Book Design and Imaging

image is 300 dpi but looks grainy & blurry on screen!

I created an image for my cover in adobe illustrator in 300dpi. It’s a combination of solid color backgrounds, some text, and a photograph. I saved it as a jpeg and imported it into booksmart, and it looks very grainy and pixelated. Do you know if it will print ok or if it’ll be too pixelated? It is mostly the solid color blocks and text areas, so I think it should be crisper than it is.
Thanks!

/Users/JenRose/Desktop/Picture 3.png

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Posted by
jenrose481
Nov 9, 2008 7:35pm PDT
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jenrose481
 

By the way, I don’t have a gamut warning so the resolution should be ok, it’s only when I view this image within the booksmart software that it seems so pixelated…

Posted by
jenrose481
Nov 9, 2008 7:51pm PDT
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jenrose481
 

When you import an image into BookSMart it creates three copies. The original, a thumbnail for the My Imported Photos display and a low resolution copy fopr use in page layouts when you are editing and previewing your book. It creates the latter to reduce the amount of memory needed when working on your book and hence keeps the response times reasonable.

However when you come to upload your book for publishing it uses the high qiuality original that you imported.

Just to ensure the best quality I’d personally export your cover image from Illustrator in the .PNG format rather than .JPG. JPEG is a "lossy" compression technique that is ideal for photos (hence the name Joint Photographic Expert Group format). Losing some information from a photo is rarely a problem, especially if you use choose a high quality (less compression) setting, but is less good with text and lots of diagonal straight lines where you are more likely to get artifacts.

.PNG uses a "lossless" compression technique where no information is lost in the compression but you end up with bigger file sizes (hence the heavy use of JPEG for web sites). I (and others) have found I get slightly better text in my book, expecially at the smaller text sizes.

Gamut warnings when you are softproofing are warnings that the output device (the HP Indigo 5000 Press in this case) cannot accuratelly print that particular colour and will need to substitute one that is close, they are not related to resolution in terms of dpi/ppi.

http://graphicssoft.about.com/od/glossary/g/outofgamut.htm

.......Tony

Posted by
tfrankland
Nov 10, 2008 1:24am PDT
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tfrankland
 

Do you know if it will print ok or if it’ll be too pixelated?

I have had the same problem, doing a two page spread of one photograph. I use Photoshop every day, have much published work, so am comfortable preparing photos for print, but like you, when I zoom in 100% the photo looks very pixelated and blury.  So much so that I abandoned the idea of using the photo. I have printed the photo, so I know there is nothing wrong with it, but not knowing whether it would print OK in Blurb, I decided not to use it.  It’s too late when you get the book back with a blurry, pixelated two page spread!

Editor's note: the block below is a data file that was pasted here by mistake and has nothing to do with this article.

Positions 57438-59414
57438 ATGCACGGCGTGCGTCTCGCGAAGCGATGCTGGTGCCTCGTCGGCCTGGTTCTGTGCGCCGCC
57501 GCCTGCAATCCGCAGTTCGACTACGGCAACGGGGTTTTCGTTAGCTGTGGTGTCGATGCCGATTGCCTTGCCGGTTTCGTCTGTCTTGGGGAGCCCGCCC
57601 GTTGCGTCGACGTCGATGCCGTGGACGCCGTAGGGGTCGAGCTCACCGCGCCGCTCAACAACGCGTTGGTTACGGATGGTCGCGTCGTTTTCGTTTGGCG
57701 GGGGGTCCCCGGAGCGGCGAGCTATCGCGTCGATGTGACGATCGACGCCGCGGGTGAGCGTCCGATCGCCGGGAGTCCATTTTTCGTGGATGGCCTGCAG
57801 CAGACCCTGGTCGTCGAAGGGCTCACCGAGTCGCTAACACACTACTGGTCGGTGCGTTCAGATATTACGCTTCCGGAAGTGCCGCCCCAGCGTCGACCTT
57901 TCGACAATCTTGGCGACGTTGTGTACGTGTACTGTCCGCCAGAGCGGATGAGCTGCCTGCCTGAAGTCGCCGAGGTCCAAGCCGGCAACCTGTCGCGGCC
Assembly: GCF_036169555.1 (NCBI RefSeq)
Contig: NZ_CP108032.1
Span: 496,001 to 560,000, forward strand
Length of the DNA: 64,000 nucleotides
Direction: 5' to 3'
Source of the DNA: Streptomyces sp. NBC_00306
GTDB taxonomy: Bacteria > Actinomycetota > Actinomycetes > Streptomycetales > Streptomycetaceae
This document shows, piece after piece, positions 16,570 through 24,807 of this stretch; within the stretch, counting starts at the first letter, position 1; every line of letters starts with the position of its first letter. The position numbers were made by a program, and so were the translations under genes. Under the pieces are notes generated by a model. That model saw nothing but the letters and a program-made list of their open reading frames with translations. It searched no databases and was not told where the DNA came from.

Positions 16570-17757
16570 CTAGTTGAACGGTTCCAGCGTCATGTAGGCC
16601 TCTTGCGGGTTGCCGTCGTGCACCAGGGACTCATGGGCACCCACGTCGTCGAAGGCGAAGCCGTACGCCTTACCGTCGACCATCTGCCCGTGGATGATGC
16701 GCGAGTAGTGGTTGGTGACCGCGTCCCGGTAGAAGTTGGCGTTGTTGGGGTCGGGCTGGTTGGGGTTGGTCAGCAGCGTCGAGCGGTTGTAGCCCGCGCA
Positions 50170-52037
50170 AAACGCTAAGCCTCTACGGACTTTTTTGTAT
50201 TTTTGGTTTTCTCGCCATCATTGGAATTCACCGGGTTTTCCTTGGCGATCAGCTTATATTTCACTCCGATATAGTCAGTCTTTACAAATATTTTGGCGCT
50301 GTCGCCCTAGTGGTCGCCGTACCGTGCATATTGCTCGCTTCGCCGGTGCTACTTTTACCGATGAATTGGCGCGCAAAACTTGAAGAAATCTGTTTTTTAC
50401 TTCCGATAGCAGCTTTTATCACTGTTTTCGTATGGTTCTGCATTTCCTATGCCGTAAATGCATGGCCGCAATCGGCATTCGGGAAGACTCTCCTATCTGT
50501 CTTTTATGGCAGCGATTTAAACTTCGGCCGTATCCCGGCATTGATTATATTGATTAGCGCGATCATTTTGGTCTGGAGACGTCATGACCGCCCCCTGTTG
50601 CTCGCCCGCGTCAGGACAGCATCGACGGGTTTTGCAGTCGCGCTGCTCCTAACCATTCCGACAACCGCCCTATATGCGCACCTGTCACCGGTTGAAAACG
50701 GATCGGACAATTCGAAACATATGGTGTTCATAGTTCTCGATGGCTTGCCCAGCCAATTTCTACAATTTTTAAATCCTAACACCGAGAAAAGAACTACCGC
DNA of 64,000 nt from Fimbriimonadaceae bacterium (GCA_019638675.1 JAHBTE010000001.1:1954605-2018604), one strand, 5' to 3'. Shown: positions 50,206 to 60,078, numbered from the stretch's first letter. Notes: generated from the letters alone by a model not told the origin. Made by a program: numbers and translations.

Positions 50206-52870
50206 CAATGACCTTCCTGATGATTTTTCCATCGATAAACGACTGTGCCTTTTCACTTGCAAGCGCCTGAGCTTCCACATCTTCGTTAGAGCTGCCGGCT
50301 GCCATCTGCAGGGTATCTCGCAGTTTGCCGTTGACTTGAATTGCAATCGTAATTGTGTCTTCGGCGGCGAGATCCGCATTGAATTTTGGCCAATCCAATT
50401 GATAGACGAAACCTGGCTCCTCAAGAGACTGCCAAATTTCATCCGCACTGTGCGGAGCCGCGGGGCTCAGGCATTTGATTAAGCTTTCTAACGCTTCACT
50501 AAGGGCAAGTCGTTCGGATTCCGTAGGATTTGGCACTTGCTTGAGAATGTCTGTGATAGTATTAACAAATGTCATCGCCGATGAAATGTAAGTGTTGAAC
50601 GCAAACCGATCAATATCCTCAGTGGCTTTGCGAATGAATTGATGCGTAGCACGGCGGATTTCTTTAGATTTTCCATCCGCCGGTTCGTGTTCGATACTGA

Posted by
omeyas
Nov 10, 2008 2:40am PDT
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omeyas
 

My view  is that if you have printed the photo the same size as it will appear in the book and there is no pixilation then the book will print O.K.  I can’t offer any guarantee but have done three books now and my photos have printed fine even when pixelation is obvious in a zoomed book preview and the full-bleed pages with text I created with Photoshop and imported as .PNG were fine as well.

Back in February I did a small test book trying different fonts, different background, photos softproofed versus ones that hadn’t been, JPEG verus PNG and much else. If you still have doubts I’d suggest doing the same. As the 7" x 7" books are now printed on the HP Indigo yas well as the larger formats you can fairly cheaply do a 7" x 7" or a 10" x 8" test book. £7 and £10 respectively plus shipping.

......Tony

 

Posted by
tfrankland
Nov 10, 2008 2:57am PDT
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tfrankland
 

If I might chip-in here; and enforce/confirm what Tony said…

I have experienced these "pixellated" display issues a number of times. I don’t know for sure, but it MUST be some sort of display issue which arises on the creation of the "subsidiary" file copies used for work-in-progress in BookSmart…

As disturbing as it might appear, it does NOT affect the final print, which uses the copy of the ORIGINAL full-sized image on upload… Initially  went to the effort of deleting the "offending" image, re-working it, and re-importing it… Now I don’t bother… As long as I’m confident about the original file quality, I no longer worry about the pixellation issue…

Cheers;

Lee

Posted by
lkb-28
Nov 10, 2008 5:54am PDT
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lkb-28